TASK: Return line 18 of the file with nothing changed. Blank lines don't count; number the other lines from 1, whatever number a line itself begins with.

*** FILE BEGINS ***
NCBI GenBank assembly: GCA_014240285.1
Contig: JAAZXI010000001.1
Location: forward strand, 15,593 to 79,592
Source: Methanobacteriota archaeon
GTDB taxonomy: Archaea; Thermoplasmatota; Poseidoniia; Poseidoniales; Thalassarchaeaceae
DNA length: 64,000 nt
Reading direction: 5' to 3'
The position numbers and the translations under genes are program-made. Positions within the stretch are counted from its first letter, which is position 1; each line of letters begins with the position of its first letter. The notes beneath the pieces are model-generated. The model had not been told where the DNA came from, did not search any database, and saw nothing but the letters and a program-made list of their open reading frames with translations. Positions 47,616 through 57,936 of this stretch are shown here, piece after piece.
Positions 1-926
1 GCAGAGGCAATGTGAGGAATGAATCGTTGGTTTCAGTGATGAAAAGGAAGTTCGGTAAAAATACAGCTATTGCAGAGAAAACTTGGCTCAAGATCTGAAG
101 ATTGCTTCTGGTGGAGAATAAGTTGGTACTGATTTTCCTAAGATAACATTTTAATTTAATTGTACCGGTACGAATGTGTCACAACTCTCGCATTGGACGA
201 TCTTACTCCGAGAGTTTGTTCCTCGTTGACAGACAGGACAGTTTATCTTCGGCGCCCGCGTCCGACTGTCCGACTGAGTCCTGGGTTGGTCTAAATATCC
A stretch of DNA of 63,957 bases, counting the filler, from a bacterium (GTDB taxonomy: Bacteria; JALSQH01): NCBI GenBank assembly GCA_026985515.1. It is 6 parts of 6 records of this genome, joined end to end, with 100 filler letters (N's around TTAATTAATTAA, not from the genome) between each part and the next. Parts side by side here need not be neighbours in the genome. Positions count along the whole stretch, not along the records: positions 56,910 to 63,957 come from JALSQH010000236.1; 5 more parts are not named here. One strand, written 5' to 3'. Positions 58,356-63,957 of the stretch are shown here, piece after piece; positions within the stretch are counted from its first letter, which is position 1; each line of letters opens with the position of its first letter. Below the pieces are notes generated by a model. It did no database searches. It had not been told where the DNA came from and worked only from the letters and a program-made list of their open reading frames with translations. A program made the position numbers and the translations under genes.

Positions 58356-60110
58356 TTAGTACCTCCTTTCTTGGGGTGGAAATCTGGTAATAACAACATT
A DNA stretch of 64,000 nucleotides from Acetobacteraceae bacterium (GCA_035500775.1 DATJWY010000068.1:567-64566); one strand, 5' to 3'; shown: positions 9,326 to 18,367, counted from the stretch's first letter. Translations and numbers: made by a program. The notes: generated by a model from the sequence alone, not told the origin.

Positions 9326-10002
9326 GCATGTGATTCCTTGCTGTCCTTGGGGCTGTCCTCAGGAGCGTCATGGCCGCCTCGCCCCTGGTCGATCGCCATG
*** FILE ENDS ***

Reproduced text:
9326 GCATGTGATTCCTTGCTGTCCTTGGGGCTGTCCTCAGGAGCGTCATGGCCGCCTCGCCCCTGGTCGATCGCCATG